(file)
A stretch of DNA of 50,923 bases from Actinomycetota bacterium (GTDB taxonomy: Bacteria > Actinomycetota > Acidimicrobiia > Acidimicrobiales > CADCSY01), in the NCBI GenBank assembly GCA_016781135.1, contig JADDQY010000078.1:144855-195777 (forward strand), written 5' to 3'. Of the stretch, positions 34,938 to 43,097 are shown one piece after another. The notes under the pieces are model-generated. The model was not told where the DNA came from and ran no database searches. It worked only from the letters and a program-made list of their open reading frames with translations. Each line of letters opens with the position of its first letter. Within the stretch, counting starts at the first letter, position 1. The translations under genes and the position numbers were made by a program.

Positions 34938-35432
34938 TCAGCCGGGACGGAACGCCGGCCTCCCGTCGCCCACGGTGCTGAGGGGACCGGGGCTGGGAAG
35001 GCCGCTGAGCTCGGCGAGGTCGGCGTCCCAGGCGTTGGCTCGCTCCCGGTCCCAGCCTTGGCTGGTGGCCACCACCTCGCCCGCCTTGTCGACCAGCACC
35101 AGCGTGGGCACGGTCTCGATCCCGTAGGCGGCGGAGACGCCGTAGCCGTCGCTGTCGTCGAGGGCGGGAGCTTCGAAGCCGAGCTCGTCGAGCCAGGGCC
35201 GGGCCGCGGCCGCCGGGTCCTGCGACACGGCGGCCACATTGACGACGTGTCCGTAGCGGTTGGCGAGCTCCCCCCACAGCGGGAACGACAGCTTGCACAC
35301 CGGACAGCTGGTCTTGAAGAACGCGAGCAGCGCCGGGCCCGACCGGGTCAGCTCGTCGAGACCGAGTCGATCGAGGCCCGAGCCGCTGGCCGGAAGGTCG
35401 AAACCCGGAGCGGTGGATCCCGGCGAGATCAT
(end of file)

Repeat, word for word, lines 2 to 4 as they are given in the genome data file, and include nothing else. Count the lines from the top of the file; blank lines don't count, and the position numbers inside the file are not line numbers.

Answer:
Positions 34938-35432
34938 TCAGCCGGGACGGAACGCCGGCCTCCCGTCGCCCACGGTGCTGAGGGGACCGGGGCTGGGAAG
35001 GCCGCTGAGCTCGGCGAGGTCGGCGTCCCAGGCGTTGGCTCGCTCCCGGTCCCAGCCTTGGCTGGTGGCCACCACCTCGCCCGCCTTGTCGACCAGCACC